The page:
Amadeus review at National Theatre, London – ‘vulgar and divine’
This is both a homecoming and memorial. The late Peter Shaffer’s masterful Amadeus was first staged in the Olivier – the space it was written for – in 1979, with Paul Scofield as the Italian composer Antonio Salieri and Simon Callow as the young Wolfgang Amadeus Mozart. It would go on to win him a Tony, and eventually an Oscar when it was filmed in 1984.
Michael Longhurst’s revival captures the glory of Shaffer’s writing, its wit and agility, its intellectual richness, its impishness. It’s a feast of a play and the cast eats its fill. Mozart, as written by Shaffer, is a creature of excess, infantile and irritating, shock-headed and potty-mouthed, a raspberry blower and a tantrum thrower, a flicker of V-signs who likes to have his bottom spanked.
Adam Gillen’s performance as the former child prodigy with the extraordinary musical memory is grotesque yet compellingly so. He’s part Violet Elizabeth Bott, part Rik from The Young Ones as channelled by Gene Wilder at his most fevered and strange; a lisping, lurching, human punctuation mark, a man-brat in gold knickerbockers and sugar pink DMs with a laugh like a particularly tipsy hyena. But, though his performance is suitably huge, he also lets us glimpse the man behind the caricature.
Lucian Msamati, while inevitably less extreme, also gives a performance of power and size. Salieri is devastatingly aware of his mediocrity and his anguish is palpable. It gnaws at him; it twists and twists. We first see him on stage as a bitter, elderly man, sitting in a wheeled chair, on the last night of his life, and then watch as he transforms into a younger incarnation of his character. The relationship that gradually builds between the two men is complex: envy, respect, affection and resentment all tangled up together. (Msamati’s deadpan manner of saying the word "botty" is also a delight). Karla Crome, as Mozart’s wife Constanze, meanwhile, is brash yet bright and kind. She provides Gillen with an able dancing partner and adds a necessary note of warmth.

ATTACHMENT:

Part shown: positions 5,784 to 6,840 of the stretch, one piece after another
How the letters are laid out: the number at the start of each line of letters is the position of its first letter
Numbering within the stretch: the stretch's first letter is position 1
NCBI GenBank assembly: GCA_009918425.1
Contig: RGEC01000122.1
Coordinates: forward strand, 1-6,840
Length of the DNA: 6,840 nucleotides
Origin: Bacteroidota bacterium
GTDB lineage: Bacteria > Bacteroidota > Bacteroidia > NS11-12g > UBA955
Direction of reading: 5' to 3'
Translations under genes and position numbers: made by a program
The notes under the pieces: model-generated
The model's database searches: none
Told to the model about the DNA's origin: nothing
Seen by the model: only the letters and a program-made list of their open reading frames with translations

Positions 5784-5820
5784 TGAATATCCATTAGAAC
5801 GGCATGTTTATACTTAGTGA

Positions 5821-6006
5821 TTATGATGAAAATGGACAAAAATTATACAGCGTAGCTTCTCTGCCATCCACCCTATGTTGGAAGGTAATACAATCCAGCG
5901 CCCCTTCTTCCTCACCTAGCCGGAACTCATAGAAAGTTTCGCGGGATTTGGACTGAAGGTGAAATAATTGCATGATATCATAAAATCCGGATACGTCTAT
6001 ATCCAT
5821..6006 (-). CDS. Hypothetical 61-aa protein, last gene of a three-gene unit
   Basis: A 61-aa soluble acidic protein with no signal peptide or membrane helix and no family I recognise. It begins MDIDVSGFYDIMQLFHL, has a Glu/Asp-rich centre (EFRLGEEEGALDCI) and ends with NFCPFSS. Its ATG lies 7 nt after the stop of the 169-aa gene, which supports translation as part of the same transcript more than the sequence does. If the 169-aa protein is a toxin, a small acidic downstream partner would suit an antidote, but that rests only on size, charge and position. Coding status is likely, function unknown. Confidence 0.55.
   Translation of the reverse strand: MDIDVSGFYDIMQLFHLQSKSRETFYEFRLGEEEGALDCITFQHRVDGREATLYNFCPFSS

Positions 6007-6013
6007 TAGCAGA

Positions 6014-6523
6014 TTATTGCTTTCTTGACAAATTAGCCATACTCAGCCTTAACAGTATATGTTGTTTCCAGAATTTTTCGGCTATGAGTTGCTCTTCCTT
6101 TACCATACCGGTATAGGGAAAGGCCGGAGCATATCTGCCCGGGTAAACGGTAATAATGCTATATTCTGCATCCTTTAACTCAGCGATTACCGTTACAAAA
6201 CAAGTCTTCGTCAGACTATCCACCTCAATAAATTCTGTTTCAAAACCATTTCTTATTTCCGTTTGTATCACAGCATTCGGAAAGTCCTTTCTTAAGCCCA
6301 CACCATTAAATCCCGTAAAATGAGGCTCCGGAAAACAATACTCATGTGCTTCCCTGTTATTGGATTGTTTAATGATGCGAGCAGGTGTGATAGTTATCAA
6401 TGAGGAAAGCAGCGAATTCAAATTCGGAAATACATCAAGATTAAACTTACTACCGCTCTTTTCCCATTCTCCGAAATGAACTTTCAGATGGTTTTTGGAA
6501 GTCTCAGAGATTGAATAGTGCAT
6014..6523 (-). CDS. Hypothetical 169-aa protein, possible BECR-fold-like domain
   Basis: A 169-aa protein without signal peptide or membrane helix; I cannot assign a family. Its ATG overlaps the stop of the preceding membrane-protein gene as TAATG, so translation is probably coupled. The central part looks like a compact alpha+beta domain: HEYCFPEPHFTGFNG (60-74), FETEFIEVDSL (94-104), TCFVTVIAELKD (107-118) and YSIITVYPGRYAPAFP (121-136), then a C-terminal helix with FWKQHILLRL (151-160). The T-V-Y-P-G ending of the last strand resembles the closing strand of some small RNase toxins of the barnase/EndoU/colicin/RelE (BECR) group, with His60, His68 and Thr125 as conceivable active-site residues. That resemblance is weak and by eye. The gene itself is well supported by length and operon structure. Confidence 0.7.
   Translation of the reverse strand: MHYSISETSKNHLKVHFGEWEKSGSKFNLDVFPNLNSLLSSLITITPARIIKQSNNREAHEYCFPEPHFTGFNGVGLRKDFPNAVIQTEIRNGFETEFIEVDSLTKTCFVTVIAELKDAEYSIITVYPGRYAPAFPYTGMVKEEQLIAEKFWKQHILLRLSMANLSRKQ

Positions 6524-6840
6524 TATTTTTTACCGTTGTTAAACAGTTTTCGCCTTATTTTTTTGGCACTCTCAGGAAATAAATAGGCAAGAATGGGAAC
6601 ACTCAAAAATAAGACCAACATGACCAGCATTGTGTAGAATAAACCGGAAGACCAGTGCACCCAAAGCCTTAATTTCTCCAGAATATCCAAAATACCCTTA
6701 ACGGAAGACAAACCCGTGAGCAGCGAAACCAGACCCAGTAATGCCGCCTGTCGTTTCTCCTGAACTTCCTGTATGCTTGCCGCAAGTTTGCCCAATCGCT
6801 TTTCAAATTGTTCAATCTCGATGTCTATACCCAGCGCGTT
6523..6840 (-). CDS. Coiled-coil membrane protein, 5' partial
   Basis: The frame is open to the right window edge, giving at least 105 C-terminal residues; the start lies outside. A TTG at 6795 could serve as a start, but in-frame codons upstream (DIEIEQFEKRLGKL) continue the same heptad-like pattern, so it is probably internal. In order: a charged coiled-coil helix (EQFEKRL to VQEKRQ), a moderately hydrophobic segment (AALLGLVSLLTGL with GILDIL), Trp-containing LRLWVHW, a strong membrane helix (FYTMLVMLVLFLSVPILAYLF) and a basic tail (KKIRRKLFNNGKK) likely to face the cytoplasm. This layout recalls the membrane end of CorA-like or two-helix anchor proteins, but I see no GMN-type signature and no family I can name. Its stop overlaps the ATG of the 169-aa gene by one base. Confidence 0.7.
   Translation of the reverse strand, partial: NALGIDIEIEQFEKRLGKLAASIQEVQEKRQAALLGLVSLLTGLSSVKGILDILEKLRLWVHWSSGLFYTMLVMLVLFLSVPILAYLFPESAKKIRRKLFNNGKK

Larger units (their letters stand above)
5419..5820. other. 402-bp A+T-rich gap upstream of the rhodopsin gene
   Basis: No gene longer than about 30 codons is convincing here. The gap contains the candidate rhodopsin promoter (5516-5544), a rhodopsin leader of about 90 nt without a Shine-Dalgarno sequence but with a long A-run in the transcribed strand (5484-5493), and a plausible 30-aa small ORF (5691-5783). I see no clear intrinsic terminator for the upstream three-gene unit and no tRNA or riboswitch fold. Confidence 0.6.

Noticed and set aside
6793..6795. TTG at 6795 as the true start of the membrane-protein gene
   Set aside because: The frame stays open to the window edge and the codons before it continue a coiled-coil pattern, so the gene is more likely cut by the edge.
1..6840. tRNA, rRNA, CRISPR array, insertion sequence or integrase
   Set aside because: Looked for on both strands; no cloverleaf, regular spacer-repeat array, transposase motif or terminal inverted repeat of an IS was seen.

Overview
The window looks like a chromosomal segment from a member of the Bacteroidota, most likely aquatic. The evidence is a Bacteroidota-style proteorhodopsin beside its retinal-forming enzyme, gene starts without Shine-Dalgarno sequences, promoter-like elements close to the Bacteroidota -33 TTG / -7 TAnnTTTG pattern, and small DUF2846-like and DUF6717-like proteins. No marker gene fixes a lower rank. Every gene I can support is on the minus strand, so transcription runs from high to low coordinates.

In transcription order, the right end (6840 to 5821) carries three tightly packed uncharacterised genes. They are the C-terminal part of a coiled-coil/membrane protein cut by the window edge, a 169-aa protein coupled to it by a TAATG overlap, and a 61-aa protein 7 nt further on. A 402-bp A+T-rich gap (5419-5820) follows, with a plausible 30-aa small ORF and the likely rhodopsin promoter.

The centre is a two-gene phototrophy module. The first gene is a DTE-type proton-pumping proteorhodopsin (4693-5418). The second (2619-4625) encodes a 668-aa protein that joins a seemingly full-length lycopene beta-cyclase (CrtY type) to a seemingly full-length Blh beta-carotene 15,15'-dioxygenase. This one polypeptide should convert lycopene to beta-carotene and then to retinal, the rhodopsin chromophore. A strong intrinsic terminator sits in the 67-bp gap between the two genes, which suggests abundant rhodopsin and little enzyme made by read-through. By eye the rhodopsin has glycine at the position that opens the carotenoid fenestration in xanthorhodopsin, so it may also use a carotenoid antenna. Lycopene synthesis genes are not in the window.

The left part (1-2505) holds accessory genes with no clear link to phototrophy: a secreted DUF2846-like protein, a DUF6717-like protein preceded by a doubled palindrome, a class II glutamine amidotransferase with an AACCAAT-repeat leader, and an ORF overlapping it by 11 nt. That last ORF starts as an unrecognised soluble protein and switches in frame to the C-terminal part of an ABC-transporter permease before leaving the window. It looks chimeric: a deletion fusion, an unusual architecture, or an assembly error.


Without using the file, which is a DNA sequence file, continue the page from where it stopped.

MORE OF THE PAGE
Longhurst’s production contains some bravura moments, musical and visual. The Southbank Sinfonia (who also performed at the National in Every Good Boy Deserves Favour) is brilliantly integrated into the world of the play. The musicians bring their instruments on to begin with and become part of the fabric of the production rather than just playing in the background.
Chloe Lamford’s costumes – mile-wide panniers and spangly trainers – pop with colour and there’s a gleefully anachronistic quality to some of the dance scenes, the music throbbing as the masked cast cavort in slow motion. But for all its playful, punkish energy, the production is capable of tenderness and profundity too. As the men grow closer, and the grave tugs at Mozart, the mood of the production becomes quieter, more affecting and reflective.
This revival, while far from reverential, feels genuinely celebratory. It is at once both vulgar and divine. It makes you appreciate Shaffer’s genius while also reflecting on the nature of genius, the sacred aspect of creativity and the possibility of achieving immortality through art.